Malaysia has recently come out with guidelines to regulate the renting of Short-Term Residential Accommodations (STRA) on digital platforms.
Among those platforms the most popular and successful is Airbnb, a company founded in 2008 by two unemployed designers, Brian Chesky and Joe Gebbia who rented out air bed in their flat in San Francisco to supplement their incomes. Up to today 500 million stays have been booked through Airbnb and now each night in more than 100,000 cities around the world 2m people sleep in an airbnb.
Hotels in Malaysia, once known for selling some of the cheapest five-star rooms in Asia, have complained that STRA are steadily stealing their guests and causing prices and profits to fall. At the same time, management of condos argue that allowing owners to turn apartments into a hotel creates nuisance to residents and spoils the spirit of community and neighbourliness.
The truth is most STRA in Malaysia are not places where guests get to stay with locals in their spare room, enjoy a cooked breakfast and in the evening watch netflix with the hosts’ children before snuggling up in bed surrounded by homey appurtenances. Most if not all are actually properties bought and furnished by their owners for investment or with the view of turning them into short-term rented accommodations to pay for the mortgage.
If you are a STRA owner, here are some things you should think about before the new law comes into effect:
Set up a legal entity
Set up a legal entity such as a private company (Sdn Bhd) or limited liability partnership (PLT) for the STRA business. Both Sdn Bhd and PLT enjoy lower corporate tax than you as a human person. Besides all your business related expenses like advertising, cleaning, petrol, meals and monthly data plan can be deducted from tax.
PLT is cheaper and easier to form and maintain compared to Sdn Bhd as there are no secretarial or audit fees to pay. The only thing is that you need at least two local partners to form a PLT.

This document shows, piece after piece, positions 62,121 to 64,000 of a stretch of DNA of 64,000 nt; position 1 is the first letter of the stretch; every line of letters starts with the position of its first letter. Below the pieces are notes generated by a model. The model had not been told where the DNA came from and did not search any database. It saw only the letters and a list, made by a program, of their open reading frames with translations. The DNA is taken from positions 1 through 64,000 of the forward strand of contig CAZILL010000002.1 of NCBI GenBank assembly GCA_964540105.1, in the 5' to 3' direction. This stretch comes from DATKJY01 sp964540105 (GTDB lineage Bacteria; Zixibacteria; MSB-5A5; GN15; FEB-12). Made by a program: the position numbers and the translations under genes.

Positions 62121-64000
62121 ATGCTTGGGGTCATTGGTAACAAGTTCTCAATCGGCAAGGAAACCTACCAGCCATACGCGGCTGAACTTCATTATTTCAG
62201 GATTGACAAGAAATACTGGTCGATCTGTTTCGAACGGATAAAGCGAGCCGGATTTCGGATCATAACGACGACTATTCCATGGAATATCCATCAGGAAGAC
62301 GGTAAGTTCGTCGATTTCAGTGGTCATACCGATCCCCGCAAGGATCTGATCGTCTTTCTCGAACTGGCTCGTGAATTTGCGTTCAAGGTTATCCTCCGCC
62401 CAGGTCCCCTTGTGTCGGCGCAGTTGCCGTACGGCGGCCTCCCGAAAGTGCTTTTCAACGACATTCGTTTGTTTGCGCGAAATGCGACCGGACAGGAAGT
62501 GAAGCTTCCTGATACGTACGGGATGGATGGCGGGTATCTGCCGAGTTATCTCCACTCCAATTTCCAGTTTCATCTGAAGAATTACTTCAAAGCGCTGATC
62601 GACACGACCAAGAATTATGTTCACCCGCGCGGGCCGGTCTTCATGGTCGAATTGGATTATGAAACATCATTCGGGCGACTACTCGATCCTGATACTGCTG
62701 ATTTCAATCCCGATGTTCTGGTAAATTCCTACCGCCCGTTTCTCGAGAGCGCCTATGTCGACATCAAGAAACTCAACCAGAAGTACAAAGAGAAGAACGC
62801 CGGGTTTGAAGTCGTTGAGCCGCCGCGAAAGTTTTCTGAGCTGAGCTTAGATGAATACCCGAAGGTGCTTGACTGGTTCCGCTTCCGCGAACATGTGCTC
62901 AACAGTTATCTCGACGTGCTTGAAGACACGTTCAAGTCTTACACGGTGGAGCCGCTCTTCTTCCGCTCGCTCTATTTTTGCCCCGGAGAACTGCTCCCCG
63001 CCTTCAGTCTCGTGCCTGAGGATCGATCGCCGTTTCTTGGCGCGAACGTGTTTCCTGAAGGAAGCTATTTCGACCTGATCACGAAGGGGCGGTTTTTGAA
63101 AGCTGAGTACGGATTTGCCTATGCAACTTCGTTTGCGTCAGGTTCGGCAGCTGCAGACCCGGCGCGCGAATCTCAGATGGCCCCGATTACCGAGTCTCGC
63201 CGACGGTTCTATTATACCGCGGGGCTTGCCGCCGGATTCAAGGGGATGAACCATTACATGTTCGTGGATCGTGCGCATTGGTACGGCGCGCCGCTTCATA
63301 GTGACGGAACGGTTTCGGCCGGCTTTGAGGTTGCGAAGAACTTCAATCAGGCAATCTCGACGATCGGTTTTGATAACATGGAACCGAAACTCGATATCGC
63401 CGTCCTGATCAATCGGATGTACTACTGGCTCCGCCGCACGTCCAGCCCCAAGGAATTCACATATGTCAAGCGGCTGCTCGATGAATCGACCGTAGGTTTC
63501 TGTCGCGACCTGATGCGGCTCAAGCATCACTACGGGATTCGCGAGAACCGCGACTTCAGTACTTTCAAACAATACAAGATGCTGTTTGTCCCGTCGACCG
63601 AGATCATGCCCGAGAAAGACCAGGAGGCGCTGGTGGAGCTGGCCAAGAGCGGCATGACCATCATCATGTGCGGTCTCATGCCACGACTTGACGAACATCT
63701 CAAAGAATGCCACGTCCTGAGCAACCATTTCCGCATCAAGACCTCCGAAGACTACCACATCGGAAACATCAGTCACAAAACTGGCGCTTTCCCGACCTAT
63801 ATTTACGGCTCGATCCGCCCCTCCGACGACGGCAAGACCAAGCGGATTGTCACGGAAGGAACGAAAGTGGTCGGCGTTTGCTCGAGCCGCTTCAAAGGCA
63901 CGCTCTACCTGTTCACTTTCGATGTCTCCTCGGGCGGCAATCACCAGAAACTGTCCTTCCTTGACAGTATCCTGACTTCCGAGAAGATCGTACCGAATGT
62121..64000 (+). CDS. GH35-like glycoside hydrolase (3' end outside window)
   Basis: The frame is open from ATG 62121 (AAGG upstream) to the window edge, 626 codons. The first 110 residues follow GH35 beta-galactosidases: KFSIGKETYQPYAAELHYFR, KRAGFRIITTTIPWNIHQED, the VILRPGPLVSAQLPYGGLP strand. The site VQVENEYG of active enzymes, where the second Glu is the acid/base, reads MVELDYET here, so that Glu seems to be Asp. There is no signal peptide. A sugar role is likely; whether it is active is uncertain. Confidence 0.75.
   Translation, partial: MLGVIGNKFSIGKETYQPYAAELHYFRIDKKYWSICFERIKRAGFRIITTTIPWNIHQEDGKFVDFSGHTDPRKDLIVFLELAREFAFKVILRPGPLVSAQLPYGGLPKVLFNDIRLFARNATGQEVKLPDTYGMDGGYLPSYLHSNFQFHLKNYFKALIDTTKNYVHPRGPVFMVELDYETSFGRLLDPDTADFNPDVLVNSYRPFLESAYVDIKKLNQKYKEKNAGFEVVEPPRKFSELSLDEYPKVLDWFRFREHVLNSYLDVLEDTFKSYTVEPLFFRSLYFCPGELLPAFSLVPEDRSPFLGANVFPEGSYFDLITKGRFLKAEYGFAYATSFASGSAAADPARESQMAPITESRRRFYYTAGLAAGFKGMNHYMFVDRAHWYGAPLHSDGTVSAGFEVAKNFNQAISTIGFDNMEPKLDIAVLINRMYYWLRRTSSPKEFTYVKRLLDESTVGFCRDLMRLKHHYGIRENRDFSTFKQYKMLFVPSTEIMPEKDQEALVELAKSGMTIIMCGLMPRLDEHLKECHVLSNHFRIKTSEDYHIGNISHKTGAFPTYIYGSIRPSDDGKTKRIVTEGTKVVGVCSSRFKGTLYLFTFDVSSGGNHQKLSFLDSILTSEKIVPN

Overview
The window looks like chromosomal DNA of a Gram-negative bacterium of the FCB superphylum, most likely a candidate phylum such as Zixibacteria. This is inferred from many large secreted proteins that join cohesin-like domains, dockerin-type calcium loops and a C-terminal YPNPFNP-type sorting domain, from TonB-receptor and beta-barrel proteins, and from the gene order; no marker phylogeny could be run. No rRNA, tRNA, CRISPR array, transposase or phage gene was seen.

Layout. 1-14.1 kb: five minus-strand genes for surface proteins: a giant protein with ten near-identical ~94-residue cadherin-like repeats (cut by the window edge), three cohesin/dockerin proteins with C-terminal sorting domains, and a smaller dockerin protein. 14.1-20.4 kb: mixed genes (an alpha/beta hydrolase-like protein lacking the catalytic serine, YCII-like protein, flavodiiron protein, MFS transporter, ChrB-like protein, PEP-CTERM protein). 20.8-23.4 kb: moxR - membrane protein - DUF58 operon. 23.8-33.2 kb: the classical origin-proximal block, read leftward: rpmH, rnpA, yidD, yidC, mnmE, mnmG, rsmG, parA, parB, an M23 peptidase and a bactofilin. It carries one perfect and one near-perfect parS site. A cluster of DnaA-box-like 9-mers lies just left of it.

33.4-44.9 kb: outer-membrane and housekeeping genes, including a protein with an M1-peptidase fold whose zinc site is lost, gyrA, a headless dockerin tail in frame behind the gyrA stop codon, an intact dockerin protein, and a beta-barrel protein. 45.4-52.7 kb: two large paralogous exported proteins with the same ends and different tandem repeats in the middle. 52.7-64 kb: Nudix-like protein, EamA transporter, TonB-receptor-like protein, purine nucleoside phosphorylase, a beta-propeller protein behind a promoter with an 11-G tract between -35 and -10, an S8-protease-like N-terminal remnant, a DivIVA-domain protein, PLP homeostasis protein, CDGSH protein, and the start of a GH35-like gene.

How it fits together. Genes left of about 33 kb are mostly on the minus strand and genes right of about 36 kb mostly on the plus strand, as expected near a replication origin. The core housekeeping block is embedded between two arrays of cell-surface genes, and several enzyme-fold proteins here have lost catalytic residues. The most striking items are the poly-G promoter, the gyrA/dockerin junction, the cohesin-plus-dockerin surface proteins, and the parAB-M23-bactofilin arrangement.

Unless the profits from the business touch RM500,000 a year or as a foreigner you are not allowed to form a PLT, it is better to use PLT than Sdn Bhd as your entity.
If the law later prevents you as a non-Malaysian from running STRA then forming a Sdn Bhd with 51% local shareholding may be the way to go.
From there on the entity will run the STRA business while you as the owner of the property be the landlord.
Create a Tenancy
After the legal entity is formed you must as the owner and landlord of the property prepare a tenancy agreement to rent it out to that legal entity to operate the STRA business on the premises. The rent under such tenancy can be fixed at a modest sum to only cover bank interest and building service charges so that the bulk of profits is shifted over to the STRA entity to pay a lower corporate tax.
Read the Building Bye-Laws
Talk to the Building Management and check the house rules (now called Bye-Laws) to make sure you are allowed to turn your property into STRA. Even if you can, you need to comply with the rest of the bye-laws especially regarding access cards, parking, noise and keeping of pets.
Check if you need to pay Tourism Tax. The government has made three changes this year to its decision on how much and who should pay this tax. The official website has not been updated but it seems that only foreign tourists need to pay RM10 per room for each night they stay in a STRA that has more than 4 rooms.